The traditional inflated diameter of an EA1 tyre resembles that of current 27X1-1/4" tyre - not ballonish, but not equivilant to the diameter, let's say, of a 700X23C. A much narrower, high-performance variant existed through the '70s and into the '80s however. The inflated diameter of these later EA1s were pretty close to 700X25C, and required hooked bead rims.

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-Kurt
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Old 05-28-06, 10:27 AM   #3
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Ah, but that's the point. The Schwinn 1 3/8 is the same width as the English 1 1/4. I measured my 26 x 1 3/8 tires inflated at 55 psi and they are just about up to 1 1/4 inches wide. That doesn't seem like a balloon tire to me. I have been under the impression that balloon tires are around 2 inches wide. The Schwinn 26 x 1 3/8 tire is used on Lightweights NOT Middleweights. Remember I'm not including super flyweight Tour de France type models and we're talking a 1960-'80 standard.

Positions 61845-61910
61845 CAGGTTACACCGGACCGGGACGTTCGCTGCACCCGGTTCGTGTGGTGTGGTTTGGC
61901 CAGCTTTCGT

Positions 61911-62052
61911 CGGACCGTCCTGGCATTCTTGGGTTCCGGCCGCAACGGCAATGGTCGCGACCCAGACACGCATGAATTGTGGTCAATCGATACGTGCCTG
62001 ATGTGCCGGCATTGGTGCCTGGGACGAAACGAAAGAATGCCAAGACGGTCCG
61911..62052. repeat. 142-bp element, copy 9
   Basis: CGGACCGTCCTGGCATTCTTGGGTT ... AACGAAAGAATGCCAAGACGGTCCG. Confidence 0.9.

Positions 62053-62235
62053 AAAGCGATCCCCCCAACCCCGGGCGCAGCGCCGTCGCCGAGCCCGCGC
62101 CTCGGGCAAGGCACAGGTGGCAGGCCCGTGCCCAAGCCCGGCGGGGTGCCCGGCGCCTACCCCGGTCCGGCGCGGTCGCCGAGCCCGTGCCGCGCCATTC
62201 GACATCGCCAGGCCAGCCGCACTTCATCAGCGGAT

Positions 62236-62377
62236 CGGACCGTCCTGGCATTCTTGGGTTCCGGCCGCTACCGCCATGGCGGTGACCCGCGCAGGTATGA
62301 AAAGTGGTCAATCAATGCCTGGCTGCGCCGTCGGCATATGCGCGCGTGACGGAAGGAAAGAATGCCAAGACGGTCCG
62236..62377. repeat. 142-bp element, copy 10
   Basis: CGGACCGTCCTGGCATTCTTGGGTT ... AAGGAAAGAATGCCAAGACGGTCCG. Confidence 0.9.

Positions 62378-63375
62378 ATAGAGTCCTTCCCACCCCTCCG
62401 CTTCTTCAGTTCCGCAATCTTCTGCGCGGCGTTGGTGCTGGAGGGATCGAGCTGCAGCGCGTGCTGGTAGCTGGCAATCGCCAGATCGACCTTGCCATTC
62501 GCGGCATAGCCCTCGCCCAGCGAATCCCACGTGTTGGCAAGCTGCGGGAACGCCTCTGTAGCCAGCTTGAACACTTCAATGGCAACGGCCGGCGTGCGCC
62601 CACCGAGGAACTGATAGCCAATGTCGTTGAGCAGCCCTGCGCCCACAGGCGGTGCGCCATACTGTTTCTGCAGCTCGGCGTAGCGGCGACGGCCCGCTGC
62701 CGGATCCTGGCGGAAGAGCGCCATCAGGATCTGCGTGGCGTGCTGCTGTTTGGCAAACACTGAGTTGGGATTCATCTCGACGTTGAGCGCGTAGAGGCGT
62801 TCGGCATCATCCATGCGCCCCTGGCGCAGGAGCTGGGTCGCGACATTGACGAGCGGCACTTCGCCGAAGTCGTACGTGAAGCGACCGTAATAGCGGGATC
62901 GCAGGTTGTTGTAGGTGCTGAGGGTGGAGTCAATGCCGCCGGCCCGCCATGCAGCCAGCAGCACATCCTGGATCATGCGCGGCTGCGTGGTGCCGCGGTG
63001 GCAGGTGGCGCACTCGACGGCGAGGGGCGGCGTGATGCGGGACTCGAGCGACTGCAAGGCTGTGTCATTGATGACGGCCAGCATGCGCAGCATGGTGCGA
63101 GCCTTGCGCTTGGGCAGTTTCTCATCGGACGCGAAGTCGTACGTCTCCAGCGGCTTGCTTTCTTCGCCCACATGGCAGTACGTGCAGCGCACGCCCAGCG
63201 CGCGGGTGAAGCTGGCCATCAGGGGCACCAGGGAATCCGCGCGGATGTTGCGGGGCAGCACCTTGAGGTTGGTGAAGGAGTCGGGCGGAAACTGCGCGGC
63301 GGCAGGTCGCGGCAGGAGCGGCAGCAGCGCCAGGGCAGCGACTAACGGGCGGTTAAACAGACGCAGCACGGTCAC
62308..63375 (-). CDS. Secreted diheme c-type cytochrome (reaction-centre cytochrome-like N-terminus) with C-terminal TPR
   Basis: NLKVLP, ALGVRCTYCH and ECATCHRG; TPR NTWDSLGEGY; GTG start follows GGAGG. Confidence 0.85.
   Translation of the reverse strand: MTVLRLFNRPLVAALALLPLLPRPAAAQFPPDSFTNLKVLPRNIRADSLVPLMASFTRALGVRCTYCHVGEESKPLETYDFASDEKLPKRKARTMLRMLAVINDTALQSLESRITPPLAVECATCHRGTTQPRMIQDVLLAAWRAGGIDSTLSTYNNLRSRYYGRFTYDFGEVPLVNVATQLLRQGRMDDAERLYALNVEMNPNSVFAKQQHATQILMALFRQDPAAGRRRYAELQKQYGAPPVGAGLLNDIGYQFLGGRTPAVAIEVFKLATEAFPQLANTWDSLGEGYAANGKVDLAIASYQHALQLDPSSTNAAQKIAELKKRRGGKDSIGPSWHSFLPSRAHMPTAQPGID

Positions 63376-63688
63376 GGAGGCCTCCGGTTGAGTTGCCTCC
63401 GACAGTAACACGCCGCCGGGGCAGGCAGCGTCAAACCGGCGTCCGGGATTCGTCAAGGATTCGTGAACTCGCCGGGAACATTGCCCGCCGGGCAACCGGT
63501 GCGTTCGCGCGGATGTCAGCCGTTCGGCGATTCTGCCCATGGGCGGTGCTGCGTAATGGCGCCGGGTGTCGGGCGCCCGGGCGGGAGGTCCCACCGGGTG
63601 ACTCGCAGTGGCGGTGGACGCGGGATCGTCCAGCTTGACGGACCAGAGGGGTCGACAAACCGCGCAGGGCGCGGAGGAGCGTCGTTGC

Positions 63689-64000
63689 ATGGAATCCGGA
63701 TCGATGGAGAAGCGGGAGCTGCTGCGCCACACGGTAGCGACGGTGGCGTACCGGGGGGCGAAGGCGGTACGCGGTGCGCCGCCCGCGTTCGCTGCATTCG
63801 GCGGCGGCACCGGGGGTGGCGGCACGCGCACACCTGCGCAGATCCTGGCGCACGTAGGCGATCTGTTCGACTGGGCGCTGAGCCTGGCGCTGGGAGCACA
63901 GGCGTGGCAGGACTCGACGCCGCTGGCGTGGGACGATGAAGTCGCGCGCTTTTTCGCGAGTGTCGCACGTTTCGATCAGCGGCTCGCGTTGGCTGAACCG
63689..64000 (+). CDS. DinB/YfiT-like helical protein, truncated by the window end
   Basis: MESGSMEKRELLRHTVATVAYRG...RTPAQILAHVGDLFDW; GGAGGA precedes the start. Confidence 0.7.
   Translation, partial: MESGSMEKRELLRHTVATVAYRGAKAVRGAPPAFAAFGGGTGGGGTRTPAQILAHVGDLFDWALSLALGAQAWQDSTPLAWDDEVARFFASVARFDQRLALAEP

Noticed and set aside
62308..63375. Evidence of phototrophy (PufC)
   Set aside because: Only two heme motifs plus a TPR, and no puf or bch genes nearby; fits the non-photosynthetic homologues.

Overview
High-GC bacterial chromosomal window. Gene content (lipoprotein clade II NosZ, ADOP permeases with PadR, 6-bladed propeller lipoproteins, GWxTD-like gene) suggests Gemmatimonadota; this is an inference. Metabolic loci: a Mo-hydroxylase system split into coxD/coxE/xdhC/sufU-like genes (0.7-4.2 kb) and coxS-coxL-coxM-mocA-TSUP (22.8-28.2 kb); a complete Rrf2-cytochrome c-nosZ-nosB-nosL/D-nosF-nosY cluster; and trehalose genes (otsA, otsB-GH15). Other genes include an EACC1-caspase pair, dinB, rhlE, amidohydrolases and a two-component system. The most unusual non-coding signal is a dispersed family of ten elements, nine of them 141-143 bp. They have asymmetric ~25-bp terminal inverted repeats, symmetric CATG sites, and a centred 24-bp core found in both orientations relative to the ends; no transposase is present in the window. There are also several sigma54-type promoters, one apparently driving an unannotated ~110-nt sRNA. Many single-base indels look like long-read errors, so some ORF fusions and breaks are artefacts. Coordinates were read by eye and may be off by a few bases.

Also the tire states it's for EA-1 STRAIGHT SIDE rims, not a hooked bead. My Schwinn rim measures right at 1 1/4 inches wide on the outside. The English 1 1/4 tire it's talking about is probably an older English standard.

I have compared my 26 x 1 3/8 tire to 27 x 1 1/4 (I guess) used on 10 - 21 speed bikes and the only apparent visible difference is that mine have a 1 inch smaller diameter. Also these were produced at a time that Schwinn was competing with the Raleigh 3 speeds.